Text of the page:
West Virginia University
in Vendée, France
Vendée in the Reign of Terror...
"Le Logis de la Cabotterie"
June 25, 1998
A "logis" is a special sort of plantation/fortress that evolved in Vendée during the the 1500's as the civil strife known as the "Wars of Religion" set brother against brother and Catholic against Protestant in one of France's most turbulent periods. The Chabot familiy of these years gave its name to this quaint, yet productive estate. As the years passed, this "logis", which like many others of this region was granted both agricultural and military rights, evolved into a complex and fairly autonomous economic unit. At the time of the French Revolution in the 1790's, most of the "logis" of the region were in the hands of nobles hostile to the values of the new Republic and its theme of "Liberty, Equality, Fraternity". Much of Vendée in fact rose up in arms against the Republic, which seemed to threaten all the traditions of faith and fidelity to the King that it cherished. A Revolution that promised justice to the starving peasant seemed in fact determined to give all its fruits to the already wealthy "bourgeois" merchants and businessmen. Nobles, churchmen, and peasants thus united to defend a way of life that seemed just and fair to both the wealthy and the poor. In 1793, a band of poor and humble Vendée peasants arrived at the doors of the manor of the ex-navy officer Charette, asking him to lead them in their fight to protect their traditions against the "Blue" forces of the revolutionary Republic. Charette, who had fled the country to England and who had only just returned to his islolated lands and at first maintained hopes of remaining aloof from these new troubles, accepted reluctantly the pleas of his faithful countrymen. He would nevertheless lead the resistance in its most valiant and long lasting struggle for "God and King". It would in fact take the most vehement efforts of the Reign of Terror and then the intelligent manoeuvres of the succeeding moderates to bring Charette to his knees. Captured in the nearby woods and brought to the Chabotterie in 1796, Charette would quickly be brought to the neighboring city of Nantes where he would be paraded before the people and shot as a rebel. Below is a statue of Charette pointing to his heart as he stands before the firing squad and says "Here you must strike to bring down the brave" ("C'est là qu'on doit frapper un brave"). After pronouncing these famous words, Charette then gave the signal to fire by the lowering of his head. At least one of the bullets made its mark.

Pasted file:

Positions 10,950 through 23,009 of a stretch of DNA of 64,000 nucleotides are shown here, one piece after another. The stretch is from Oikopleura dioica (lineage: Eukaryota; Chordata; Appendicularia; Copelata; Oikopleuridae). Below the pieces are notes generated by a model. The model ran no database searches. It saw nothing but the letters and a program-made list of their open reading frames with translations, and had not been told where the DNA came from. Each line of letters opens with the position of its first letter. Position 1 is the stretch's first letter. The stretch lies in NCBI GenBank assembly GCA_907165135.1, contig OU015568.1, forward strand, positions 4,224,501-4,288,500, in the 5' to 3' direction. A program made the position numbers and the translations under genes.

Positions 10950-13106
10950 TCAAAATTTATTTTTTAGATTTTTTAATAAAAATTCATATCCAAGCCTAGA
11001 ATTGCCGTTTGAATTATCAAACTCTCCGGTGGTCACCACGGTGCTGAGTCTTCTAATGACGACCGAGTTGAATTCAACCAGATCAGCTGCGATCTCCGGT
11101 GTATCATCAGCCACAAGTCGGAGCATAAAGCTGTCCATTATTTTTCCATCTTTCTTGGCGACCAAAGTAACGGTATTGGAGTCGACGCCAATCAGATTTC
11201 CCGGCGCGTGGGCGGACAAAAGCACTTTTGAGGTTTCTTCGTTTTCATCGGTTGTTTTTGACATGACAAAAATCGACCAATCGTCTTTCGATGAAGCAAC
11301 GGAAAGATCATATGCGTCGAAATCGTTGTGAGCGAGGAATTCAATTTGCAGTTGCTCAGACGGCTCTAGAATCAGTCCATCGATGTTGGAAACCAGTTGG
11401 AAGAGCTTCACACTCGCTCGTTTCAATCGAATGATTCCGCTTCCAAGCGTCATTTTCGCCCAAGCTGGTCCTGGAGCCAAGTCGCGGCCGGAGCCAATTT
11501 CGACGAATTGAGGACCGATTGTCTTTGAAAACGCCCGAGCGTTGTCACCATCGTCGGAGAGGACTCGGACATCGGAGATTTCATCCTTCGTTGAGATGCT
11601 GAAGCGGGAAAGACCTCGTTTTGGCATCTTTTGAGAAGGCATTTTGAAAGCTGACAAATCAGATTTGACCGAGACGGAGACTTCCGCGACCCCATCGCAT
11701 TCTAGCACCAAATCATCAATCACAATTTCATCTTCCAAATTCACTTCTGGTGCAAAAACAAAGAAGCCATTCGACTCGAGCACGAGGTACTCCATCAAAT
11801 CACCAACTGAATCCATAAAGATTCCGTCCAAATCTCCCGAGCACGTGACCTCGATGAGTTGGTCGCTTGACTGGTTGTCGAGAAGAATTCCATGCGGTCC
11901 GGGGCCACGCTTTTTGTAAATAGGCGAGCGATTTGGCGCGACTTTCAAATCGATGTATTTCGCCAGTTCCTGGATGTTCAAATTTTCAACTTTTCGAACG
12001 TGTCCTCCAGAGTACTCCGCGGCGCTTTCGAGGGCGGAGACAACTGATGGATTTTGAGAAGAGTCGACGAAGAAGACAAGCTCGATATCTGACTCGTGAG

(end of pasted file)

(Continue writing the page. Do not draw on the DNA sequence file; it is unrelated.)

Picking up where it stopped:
Below is the dining room of the Chabotterie as it was likely set when the Revolutionary army took the grounds in the 1790's. The deaths of the two daughters of the family who owned this house and its lands were necessary before the Republic was able to conquer this farm/fortress. This conquest, however, would spare the property from the flames that would destroy most of the other "logis" of the region. Like Sherman marching through the South in our American Civil War, the order was to destroy everything in the path of the soldiers of the Republic. Thus treks the march to freedom...
Today, the logis and its rich lands still produce the foods that nourished the people here for centuries past. The well in the garden out back was an oasis for all the plants of the gardens, both flowers and vegetables.
After a visit of the logis and its gardens, the WVU-Vendéens settle in for a gourmet luncheon in one of the most celebrated restaurants of the region.
Each season the Chabotterie mounts a special exhibit along themes related to the region. This year, we visit a fascinating series of rooms exposing the voyages of famous Vendéens through the ages. A marvel to us all, the greatest surprise for me (a timid birdwatcher) was to learn that the family of John James (Jean-Jacques) Audubon was originally from our own Les Sables d'Olonne. The artist's precise birth place is unknown, but the result of his passion for birds, especially those of America, is familiar to us all.
After leaving the Chabotterie, we visit the Memorial de Vendée in nearby Lucs-sur-Boulogne, a village where hundreds of Vendéens resisters were killed by the Republican forces during the Revolution. Below, we see the principal arms of the Vendée peasant. The blades of the schythes were turned 90 degrees in order to convert a tool of harvest into an implement of war.
Below, each of the stones represents a Vendéen who died for "God and King".
The church of Les Lucs-sur-Boulogne is a cherished site for the memory of the royal forces of Vendée.
All the stained glasses of the church represent an episode of this turbulent
time. Below, we see the death on 28 February 1794 of the Abbey Voyneau, who was
executed by the Republicans for his "treacherous" activities.
A whole series of windows in this church represent the deeds of the famous priest Barbedette who worked many miracles in his mission to resist the Republic. Below he is shown holding mass in the forests of Vendée, where all priests who refused to pledge allegiance to he republican constitution were forced to worship.
Stay tuned to WVU-V!
Go on to June 26, 1998.